With asylum housing costs soaring, is the Home Office okay?

30 Jun 23

It’s not about the boats: why the Home Office is everyone’s problem


Image © William-Barton/Shutterstock

The frenzy in Westminster and the media over the High Court’s ruling on Rwanda deportations will die down. But the reality is that the problems linked to asylum will remain with local government and other organisations navigating a fragmented and under-resourced system.

That was the straightforward message from delegates at PF Live this week. They revealed that not only will all of the problems linked to asylum get worse but that the knock-on effects will impact on other problems in the areas – not least housing.

The message from senior officials working at the frontline was that the government needs to come clean and accept it has a long-term issue that the Home Office cannot solve.

Just a few streets away from the conference centre in Marsham Street, a Home Office civil servant revealed they had come to the same view.

Speaking on condition of anonymity, the official told PF that the department has a limited number of levers it can use. It has oversight of asylum and immigration because of its responsibility for the Borders Agency. But it has no real influence over the policy areas that will solve the crisis.

They said: “Few people understand what we really do. We’re supposed to be a legislation department, dealing with the law and its enforcement. But the reality is very different. We’re constantly working with agencies and other departments, local authorities and even charities. We bring organisations together to get things done that land with us – but the real cause is often somewhere else.”

PF Live got full disclosure at a packed break-out session on what is happening in ‘somewhere else’.

One of the 12 strategic migration partnerships revealed just how complex the problem is – and how unlikely it is that the prime minister will meet his pledge to deal with it. 

Demand includes adults seeking asylum from countries such as Syria, unaccompanied children, Hong Kong nationals with the right to live in the UK plus refugees from Ukraine.

And waiting in Pakistan are 6,000 people who are entitled to come to the UK.  

There’s a grant from the Department for Levelling Up, Housing and Communities and the Home Office for local authorities. But it doesn’t address the knock-on issues.

Temporary housing demand for people waiting for asylum decisions is undermining the social housing ‘market’ and adding to budget burdens. 

The reality is that it’s not a small boats crisis but a housing crisis – and it will only get worse.

Thanet, a district, revealed its now spending nearly 20% of its budget on housing. Most of it is going on hotel costs.

There are, according to official figures, 58,000 temporary households in the capital.

It’s not just a London problem: Greater Manchester mayor Andy Burnham revealed this week he has responsibility for 5,000 temporary households.

But PF Live also heard there are other demands on services like education and health.

Burnham claimed 10,000 children are affected in his area – and 100,000 children in London are effectively homeless.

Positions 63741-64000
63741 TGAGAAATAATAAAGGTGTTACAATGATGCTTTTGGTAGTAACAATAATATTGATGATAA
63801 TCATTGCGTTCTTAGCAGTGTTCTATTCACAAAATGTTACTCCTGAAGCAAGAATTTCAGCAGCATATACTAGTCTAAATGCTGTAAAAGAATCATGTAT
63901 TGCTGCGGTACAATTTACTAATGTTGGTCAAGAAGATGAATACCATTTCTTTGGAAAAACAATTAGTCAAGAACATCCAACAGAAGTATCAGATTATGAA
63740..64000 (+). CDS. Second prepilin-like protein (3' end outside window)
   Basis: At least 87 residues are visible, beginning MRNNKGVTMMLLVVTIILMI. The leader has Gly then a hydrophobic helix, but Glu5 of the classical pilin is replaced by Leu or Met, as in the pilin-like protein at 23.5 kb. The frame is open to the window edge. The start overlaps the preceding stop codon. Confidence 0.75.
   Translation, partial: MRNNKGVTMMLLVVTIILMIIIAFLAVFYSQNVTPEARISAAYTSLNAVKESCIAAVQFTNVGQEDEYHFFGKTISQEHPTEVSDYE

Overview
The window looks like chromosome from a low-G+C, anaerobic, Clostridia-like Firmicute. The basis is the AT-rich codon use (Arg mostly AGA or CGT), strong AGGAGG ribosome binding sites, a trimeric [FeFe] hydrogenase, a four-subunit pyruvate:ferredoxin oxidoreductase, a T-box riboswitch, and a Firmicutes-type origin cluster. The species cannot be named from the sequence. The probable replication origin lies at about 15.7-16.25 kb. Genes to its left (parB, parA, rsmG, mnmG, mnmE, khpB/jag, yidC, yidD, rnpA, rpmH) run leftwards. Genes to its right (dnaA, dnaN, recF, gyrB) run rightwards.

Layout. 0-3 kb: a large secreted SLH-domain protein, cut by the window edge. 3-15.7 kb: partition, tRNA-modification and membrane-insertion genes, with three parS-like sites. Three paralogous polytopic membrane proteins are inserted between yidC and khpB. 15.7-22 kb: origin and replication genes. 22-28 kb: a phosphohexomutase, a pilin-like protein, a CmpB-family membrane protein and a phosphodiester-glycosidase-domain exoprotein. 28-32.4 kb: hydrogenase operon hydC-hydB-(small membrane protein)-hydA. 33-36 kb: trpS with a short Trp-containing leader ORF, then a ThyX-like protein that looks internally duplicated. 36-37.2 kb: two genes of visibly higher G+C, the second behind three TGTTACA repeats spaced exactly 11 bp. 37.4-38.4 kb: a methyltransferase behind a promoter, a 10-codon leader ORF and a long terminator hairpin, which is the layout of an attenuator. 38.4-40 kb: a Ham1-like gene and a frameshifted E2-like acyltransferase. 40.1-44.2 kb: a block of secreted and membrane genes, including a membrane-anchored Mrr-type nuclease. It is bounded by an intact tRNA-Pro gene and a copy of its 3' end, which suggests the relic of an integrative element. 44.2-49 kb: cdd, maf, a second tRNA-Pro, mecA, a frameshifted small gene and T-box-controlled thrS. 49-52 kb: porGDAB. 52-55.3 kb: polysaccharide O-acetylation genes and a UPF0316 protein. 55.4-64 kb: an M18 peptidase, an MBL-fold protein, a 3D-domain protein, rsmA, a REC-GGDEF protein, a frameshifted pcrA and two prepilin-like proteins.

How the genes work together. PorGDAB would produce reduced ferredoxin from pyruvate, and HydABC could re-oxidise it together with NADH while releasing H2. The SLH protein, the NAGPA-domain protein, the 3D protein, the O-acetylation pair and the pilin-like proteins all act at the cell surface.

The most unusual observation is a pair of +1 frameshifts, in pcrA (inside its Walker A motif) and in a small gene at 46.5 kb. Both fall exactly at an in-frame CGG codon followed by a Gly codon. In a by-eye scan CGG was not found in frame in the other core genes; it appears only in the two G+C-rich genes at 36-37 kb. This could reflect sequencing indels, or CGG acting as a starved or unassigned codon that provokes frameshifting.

The PF Live room heard the current situation is just storing up bigger problems later on: expensive interventions that have a limited chance of working.

And as one delegate pointed out: “We’re doing this at a time when every industry is short of people.”

So what’s to be done? Delegates called for a return of national strategies on homelessness. They want the financial pressures on housing associations started in the Osbourne era to be tackled. And better communication from Whitehall.

They warned short-term funding is pointless when they are dealing with asylum claims that will take years before ending in settlement.

Burnham wants an end to the housing benefit freeze and an end of right to buy to reduce pressure in the market.

Earlier this week, Prince William pledged to make ending homelessness his top priority. He put up £3m, which everyone at the event welcomed.

There are other pressing issues too. Leaders have warned community cohesion is at risk in the areas affected as local neighbourhoods are being targeted by far-right groups.

Roy Millard, head of partnership at South East Strategic Partnership for Migration, wants the discussion to start at the top and engage all of the levels of government impacted.

“There must be a bigger conversation on what a truly place-based approach to migration would be,” he said.

The event also heard calls for the national media to take the issues of housing and immigration seriously.

The civil servant at the Home Office also wants some grown-up discourse, arguing the department’s officials are more than capable but are dealing with issues that are out of their hands – including the global factors driving the numbers.

“There are some brilliant minds in the building working on often very complex things. Don’t get me wrong, a lot of it has high stakes – they’re deadly serious because there are risks to human life involved on some of the issues. They are a world away from the media’s portrayal of a civil servant. If we had that understanding out there, it would be a start.”

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